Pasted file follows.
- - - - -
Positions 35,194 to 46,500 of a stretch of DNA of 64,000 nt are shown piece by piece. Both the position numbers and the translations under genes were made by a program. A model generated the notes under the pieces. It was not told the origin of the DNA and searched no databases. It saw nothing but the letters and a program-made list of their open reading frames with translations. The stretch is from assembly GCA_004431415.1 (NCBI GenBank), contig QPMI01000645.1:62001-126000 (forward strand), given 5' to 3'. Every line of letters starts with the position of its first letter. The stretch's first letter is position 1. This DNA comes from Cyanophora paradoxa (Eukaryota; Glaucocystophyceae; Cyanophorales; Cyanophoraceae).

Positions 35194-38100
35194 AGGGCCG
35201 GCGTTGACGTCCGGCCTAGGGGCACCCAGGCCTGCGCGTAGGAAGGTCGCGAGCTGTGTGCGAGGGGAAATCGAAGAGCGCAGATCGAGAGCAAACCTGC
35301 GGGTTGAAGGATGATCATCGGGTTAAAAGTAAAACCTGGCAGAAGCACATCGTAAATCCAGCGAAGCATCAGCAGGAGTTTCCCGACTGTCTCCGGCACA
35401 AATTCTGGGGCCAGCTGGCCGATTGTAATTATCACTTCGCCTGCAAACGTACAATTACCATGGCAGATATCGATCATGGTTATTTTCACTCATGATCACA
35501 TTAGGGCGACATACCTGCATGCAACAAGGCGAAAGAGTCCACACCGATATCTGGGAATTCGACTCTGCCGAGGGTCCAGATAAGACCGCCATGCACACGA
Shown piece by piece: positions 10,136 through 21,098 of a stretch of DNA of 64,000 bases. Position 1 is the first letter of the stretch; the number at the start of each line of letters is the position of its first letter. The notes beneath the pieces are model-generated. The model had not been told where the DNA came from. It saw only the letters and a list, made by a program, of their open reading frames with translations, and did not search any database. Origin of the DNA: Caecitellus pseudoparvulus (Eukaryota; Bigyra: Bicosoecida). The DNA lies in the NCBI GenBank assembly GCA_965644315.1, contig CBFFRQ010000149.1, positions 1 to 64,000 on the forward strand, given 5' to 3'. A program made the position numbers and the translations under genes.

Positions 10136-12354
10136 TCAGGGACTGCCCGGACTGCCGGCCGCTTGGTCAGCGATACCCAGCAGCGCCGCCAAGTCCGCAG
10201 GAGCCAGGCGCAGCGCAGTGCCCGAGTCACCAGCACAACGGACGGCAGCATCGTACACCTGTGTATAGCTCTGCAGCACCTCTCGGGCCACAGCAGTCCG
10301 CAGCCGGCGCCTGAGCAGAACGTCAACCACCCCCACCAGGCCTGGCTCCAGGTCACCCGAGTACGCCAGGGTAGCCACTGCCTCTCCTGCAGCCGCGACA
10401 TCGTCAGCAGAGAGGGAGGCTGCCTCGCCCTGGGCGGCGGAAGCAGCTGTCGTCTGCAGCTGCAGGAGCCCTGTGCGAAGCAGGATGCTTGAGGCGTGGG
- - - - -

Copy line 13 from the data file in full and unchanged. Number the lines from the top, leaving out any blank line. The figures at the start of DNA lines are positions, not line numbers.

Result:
10401 TCGTCAGCAGAGAGGGAGGCTGCCTCGCCCTGGGCGGCGGAAGCAGCTGTCGTCTGCAGCTGCAGGAGCCCTGTGCGAAGCAGGATGCTTGAGGCGTGGG